Calculus Definitions > Differentiate Definition

## What Does Differentiate Mean?

When you differentiate (or “take the derivative”), you’re finding the slope of a function at a particular point. It tells you the rate of change (i.e. how fast or how slow something is changing). For example, if you know the position of a car, you can use differentiation to tell you how fast the car is going at that point.

Let’s say you have a function that models where a car is at any particular point in time. If you differentiate that position function, you end up with a velocity function. In other words, you start with one piece of information (position) and you end up with two pieces of information (position and velocity). In fact, if you know the position function of any object, you can use that to find acceleration and “jerk” as well (jerk is that stomach churning feeling you get when an elevator makes sudden stops and starts). So,

**differentiating a function allows you to extract a lot of useful information from just a little bit of knowledge.**

## Slope Formula vs Differentiate Definition

At this point, you may be wondering why you can’t use the slope formula from algebra to find the slope. The answer is: you still can. There’s no difference between finding a slope using the slope formula, or finding the slope using differentiation. The major difference is that differentiation can give you *all* of the slopes at *all* of the points, while the slope formula can only give you one at a time. Let’s say you had a thousand coordinate points for the position of a new planet. You can either plug those in a thousand times to the slope formula or you can differentiate once. It’s faster, easier, and a lot less tedious.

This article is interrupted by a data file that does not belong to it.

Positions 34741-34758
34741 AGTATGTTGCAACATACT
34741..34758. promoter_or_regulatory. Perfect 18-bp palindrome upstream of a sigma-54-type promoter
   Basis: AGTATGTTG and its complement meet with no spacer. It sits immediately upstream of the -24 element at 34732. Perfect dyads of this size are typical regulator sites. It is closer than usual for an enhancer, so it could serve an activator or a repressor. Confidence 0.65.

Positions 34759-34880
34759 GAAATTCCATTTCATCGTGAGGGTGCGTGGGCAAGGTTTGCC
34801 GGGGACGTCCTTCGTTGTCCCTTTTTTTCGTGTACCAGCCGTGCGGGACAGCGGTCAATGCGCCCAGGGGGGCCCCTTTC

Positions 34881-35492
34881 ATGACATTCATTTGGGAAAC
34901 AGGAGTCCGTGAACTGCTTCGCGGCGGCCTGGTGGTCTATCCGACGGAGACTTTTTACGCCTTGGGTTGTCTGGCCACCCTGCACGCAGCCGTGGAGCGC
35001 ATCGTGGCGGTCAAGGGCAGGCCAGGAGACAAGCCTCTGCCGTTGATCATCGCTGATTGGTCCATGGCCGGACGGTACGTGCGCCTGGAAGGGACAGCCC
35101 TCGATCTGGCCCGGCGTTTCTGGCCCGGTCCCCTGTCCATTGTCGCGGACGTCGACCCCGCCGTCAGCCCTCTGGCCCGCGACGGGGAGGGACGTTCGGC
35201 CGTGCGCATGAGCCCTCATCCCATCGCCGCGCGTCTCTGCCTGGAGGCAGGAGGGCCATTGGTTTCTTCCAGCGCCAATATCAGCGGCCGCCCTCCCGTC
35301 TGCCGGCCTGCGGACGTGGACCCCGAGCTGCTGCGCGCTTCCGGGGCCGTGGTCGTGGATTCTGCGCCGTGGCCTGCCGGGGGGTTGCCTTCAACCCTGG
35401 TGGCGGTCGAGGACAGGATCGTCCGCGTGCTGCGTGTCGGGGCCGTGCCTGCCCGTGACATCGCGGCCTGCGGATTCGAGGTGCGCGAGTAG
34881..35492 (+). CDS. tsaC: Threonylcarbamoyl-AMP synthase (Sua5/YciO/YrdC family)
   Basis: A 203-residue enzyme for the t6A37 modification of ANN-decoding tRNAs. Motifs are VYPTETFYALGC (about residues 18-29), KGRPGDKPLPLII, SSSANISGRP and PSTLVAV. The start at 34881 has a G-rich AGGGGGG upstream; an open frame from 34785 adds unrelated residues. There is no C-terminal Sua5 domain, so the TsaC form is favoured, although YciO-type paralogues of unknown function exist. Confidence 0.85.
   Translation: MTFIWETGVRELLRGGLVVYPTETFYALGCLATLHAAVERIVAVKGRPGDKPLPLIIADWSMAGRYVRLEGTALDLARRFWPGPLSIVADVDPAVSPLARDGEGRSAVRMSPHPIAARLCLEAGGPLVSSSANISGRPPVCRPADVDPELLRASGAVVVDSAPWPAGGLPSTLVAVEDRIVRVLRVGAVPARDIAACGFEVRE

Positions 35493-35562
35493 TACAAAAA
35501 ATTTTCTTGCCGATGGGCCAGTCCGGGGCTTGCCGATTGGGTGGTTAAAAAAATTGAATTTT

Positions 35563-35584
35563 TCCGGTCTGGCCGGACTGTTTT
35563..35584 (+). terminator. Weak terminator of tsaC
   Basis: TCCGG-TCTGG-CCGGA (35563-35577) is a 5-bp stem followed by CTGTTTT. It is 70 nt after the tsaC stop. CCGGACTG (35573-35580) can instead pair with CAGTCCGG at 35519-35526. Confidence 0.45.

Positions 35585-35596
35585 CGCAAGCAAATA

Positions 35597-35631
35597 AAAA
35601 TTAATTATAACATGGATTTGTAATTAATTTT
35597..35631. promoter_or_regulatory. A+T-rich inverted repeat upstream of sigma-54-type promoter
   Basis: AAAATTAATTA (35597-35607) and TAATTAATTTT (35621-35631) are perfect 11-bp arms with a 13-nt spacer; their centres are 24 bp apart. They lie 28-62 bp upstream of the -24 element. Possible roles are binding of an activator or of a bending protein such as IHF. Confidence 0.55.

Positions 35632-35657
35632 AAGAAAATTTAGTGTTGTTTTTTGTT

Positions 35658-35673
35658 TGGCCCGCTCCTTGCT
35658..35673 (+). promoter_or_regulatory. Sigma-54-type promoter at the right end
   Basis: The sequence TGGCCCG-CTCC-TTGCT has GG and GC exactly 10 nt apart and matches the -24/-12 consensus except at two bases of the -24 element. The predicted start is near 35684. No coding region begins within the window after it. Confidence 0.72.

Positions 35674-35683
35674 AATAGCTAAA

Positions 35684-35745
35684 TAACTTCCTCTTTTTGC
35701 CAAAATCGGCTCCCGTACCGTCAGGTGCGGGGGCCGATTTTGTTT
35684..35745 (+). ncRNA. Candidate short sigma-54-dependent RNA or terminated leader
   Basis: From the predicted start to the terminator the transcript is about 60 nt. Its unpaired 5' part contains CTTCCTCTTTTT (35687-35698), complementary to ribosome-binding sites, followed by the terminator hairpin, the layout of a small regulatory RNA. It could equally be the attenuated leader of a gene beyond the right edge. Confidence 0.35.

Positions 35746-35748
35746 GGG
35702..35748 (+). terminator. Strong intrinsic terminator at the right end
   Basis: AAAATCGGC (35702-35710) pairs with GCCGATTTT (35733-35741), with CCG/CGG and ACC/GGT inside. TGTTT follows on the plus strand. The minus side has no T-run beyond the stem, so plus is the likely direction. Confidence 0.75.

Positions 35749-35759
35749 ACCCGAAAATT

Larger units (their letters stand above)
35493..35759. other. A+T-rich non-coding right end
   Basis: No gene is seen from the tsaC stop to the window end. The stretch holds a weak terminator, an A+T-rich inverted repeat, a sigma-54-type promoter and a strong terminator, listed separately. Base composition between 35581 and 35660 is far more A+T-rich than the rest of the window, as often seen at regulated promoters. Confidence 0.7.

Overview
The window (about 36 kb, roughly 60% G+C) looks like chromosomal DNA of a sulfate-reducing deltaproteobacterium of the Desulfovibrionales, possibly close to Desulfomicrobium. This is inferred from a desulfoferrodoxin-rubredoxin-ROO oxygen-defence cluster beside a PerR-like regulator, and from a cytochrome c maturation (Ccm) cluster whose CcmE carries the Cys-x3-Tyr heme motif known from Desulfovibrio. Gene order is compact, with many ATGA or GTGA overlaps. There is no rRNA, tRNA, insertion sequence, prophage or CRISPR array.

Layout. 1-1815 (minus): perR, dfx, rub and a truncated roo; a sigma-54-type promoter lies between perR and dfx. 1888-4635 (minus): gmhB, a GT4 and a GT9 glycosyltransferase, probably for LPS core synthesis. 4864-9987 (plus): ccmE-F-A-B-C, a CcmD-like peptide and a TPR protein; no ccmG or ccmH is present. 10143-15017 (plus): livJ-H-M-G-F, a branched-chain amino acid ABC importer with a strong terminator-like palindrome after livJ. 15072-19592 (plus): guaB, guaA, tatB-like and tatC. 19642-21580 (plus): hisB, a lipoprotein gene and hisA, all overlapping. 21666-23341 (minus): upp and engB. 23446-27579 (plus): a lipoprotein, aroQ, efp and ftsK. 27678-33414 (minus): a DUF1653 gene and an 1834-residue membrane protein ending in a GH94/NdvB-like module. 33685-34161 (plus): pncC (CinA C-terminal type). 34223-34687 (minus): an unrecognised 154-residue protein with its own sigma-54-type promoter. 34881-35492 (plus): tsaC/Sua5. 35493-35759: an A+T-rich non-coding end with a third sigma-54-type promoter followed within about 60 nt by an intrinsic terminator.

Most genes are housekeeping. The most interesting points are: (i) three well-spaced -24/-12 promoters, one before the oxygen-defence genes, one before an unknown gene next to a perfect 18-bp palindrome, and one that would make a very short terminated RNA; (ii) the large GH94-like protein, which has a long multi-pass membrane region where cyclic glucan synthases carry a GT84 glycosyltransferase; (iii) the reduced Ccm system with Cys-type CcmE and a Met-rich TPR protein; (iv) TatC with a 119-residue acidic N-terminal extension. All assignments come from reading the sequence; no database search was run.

## Differentiation Definition: Rules

Many rules for differentiation have been formulated. They turn the chore of calculating a zillion slopes or working with the equally tedious limit formulas into relatively quick formulas. You can use the rules to find derivatives quickly for many different types of functions. For example, use the quotient rule if you have two functions being divided, like (x^{2}) / (x + 3x) and use the product rule if they are multiplied together instead.

Watch this short video for an example of how the simple to use power rule works to differentiate power functions:

Sometimes it’s difficult, or impossible to solve an equation for x. For example, complicated functions like 2y^{2} -cos y = x^{2} cannot easily be solved for x. In these cases, you’ll have to use a more advanced method called implicit differentiation.

Related articles:

Implicit Differentiation

Notation for Differentiation.

## Differentiate Definition References

Anton, H. Calculus: A New Horizon, 6th ed. New York: Wiley, 1999

Beyer, W. H. “Derivatives.” CRC Standard Mathematical Tables, 28th ed. Boca Raton, FL: CRC Press, pp. 229-232, 1987.